On November 18, The Census Project and National League of Cities sponsored a press conference to unveil the latest “Counting for Dollars” report prepared by Dr. Andrew Reamer, George Washington University. Since 2009, Dr. Reamer has been studying how census data inform the distribution of federal funding to the states and localities.
His latest report shows that census data guides the distribution of over $1.5 trillion dollars of annual federal funding to states and localities. The annual total of $1.5 trillion is a significant increase from the project’s last major compilation published in May 2019. The increase is attributable to the project team using updated Fiscal Year 2017 federal budget data and expanding the scope of programs from 55 large federal programs to a complete list of 316 federal programs that rely on census derived data.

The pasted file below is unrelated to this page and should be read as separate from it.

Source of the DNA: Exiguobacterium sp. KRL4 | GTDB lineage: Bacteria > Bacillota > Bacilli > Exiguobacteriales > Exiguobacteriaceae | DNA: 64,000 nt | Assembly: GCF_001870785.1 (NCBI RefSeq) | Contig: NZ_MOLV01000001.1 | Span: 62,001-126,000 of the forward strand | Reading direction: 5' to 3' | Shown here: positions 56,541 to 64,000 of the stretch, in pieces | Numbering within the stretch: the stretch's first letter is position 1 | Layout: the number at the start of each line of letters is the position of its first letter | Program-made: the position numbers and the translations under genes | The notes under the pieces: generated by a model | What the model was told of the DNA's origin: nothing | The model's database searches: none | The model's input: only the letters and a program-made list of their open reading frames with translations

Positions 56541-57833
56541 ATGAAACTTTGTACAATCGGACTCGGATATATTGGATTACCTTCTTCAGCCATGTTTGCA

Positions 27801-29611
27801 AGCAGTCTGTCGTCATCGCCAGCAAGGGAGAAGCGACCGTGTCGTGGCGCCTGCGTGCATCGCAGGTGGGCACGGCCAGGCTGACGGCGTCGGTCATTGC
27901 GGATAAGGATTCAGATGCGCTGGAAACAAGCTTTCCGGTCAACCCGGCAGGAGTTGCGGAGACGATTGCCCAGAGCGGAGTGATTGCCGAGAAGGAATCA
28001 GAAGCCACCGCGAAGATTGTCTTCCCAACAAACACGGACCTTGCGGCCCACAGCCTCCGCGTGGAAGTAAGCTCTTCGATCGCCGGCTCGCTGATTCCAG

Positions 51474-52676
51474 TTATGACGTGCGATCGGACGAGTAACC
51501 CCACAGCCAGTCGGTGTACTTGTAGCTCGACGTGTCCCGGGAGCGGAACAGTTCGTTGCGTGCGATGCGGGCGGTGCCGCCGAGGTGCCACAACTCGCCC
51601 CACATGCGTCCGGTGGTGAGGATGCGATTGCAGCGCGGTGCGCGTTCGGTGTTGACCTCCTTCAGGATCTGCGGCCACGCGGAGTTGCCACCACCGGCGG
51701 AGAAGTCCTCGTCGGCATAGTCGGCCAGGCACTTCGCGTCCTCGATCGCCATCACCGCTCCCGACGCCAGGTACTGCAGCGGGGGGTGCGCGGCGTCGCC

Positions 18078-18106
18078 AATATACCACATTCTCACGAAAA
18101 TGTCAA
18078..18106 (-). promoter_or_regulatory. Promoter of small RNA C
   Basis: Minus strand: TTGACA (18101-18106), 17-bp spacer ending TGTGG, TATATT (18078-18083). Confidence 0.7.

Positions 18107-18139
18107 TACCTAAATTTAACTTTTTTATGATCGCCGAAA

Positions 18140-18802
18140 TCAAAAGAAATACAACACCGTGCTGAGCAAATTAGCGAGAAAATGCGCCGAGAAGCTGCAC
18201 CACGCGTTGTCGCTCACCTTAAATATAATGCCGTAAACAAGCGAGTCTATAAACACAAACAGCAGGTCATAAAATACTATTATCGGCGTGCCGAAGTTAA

Article I Releases National Survey Regarding Public Attitudes about 2020 Census
On November 26, Article 1, a non-profit coalition of census experts who support an accurate 2020 Census, unveiled findings from a new national survey of public attitudes about the 2020 Census. Their findings show Americans are growing more willing to stand up and be counted, confirming a positive trend from other surveys. The study also uncovered serious concerns Americans have about how census data will be used and secured.
In sum, the online survey found that 58% of respondents said they “definitely will participate” in the 2020 Census—meaning 4 in 10 are still not sure, which is comparable to this point in advance of recent decennial counts in 2000 and 2010. The survey found deep levels of general mistrust of government driving the lack of participation among many that is undermining census participation. For example, 49% agreed with the statement “…The government will do whatever it wants regardless of the data.” This sentiment was over 50% among Hispanics, African Americans, Muslims and the youngest age group.